If you carry waste without a licence, unless it is your own, you can be fined, and the changes to the legislation are expected to increase the fines and make it easier for the authorities to use fixed penalty notices so that fining carriers will be less time-consuming for them. The current charge for a new licence (2009-2010) is ?152 in England and Wales, and the licence is valid for three years, but this may change. In Scotland, it's ?157 for a new licence (and the licence is also valid in England and Wales) and in Northern Ireland it's ?120.
You also need to complete a Waste Transfer Note - this acts as a receipt for them to say who they've given the waste to, and is signed by them to confirm what the waste is that they've given you.
The new legislation, currently known as the Waste Controls Regulations, is intended to simplify the existing rules and will also set out new requirements for waste transfer notes. It's expected to come into force in England and Wales in the second half of 2010.

The other new element in waste control are regulations to make it easier to stop and dispose of any vehicle used to transport waste illegally - so as well as being fined, you could lose your delivery vehicle. They will also make it easier to trace the registered keeper of such vehicles. These regulations, which will probably be called the Control of Waste (Seized Property) Regulations 2010, are expected to come into force in April. There are no changes expected in the near future to waste carrying legislation in Northern Ireland or Scotland.

When it comes to disposing of or recycling your own waste, you must ensure that whoever you give it to is properly licensed and that you have a Waste Transfer Note for it - to check licences, look on the Environment Agency website, under 'Public Registers'. It's a search site linked from the Business and Industry page mentioned earlier. If your waste is found fly-tipped, you can be prosecuted - it's your responsibility right up until it reaches its final destination.

Waste batteries are another topic of recent and forthcoming legislation. Disposing of automotive or industrial batteries - such as those powering forklift trucks - in landfill is illegal. If you're replacing one, the old one should be returned to the producer of your new battery - ask your supplier for details of arrangements for this. If you need to dispose of an old battery but are not replacing it, contact the original producer (usually the brand owner), or a producer of the same type of battery if they are no longer around, to handle it.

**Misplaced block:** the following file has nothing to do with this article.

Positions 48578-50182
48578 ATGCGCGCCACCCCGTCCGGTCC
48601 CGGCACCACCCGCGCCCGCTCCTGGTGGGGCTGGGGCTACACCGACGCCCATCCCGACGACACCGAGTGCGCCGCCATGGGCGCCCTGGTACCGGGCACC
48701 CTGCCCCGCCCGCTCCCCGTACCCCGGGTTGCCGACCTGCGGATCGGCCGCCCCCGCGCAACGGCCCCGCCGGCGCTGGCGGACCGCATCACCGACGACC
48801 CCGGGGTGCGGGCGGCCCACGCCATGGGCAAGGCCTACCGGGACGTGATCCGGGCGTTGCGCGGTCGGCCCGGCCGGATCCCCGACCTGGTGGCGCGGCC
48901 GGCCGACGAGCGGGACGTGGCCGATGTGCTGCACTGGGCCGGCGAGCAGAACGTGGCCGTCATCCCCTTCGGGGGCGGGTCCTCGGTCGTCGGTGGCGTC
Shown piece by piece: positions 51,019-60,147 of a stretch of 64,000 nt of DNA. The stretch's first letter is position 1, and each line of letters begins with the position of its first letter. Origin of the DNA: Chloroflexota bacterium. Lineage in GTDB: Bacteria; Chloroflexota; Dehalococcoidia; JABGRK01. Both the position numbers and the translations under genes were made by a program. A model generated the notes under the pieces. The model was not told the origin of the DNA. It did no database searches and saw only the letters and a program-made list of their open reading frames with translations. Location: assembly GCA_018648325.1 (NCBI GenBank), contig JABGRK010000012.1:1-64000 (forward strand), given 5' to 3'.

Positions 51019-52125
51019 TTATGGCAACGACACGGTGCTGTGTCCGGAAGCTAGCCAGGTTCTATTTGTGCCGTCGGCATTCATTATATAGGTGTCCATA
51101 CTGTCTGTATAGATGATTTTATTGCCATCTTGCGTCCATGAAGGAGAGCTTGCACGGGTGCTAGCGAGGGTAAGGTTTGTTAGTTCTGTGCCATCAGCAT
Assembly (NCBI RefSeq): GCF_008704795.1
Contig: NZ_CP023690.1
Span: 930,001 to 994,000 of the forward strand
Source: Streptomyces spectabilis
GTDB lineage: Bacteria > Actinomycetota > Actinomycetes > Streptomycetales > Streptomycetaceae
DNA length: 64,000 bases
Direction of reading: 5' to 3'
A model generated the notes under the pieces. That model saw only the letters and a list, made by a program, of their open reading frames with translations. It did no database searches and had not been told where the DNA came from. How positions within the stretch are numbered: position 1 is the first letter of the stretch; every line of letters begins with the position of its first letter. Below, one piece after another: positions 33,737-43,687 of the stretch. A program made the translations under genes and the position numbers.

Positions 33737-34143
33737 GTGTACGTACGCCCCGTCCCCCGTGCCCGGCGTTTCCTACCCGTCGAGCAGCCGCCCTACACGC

By the time you are reading this, there will also be legislation in place for portable batteries - the kind used on everyday items like calculators and torches. Responsibility for arranging proper disposal falls to your supplier; if you are a business user, your supplier should be a member of a collection scheme. At home, waste batteries can be returned to shops that sell them (apart from very small shops that don't sell many) or to civic amenity sites (the local tip).
This is because batteries can contain cadmium, mercury and lead, which may cause problems if sent for disposal to landfill or by incineration - the usual places for the contents of our dustbins. They also contain metals that can be recycled, saving resources and reducing carbon emissions. For more information on all this, see the Batteries page of NetRegs.



Finding out more
The regulators for the UK are well aware of the difficulties that businesses, especially smaller companies, have in keeping up to date with legislation and what they should be doing. To help with this, the three of them - England & Wales, Scotland and Northern Ireland - have created NetRegs. This explains the requirements of all the environmental legislation very clearly, and helpfully breaks the site down into types of industry so you can just look for what is likely to be relevant for, say digital printers. You can also sign up for regular updates.

NetRegs: www.netregs.gov.uk

The main regulatory authorities:
The Environment Agency: www.environment-agency.gov.uk
Scottish Environmental Protection Agency: www.sepa.org.uk
Northern Ireland Environment Agency: www.ni-environment.gov.uk
For detailed information about the CRC Energy Efficiency Scheme:

Clare Taylor can be reached at Clare@clare-taylor-consulting.co.uk
Visit www.greenprinter.co.uk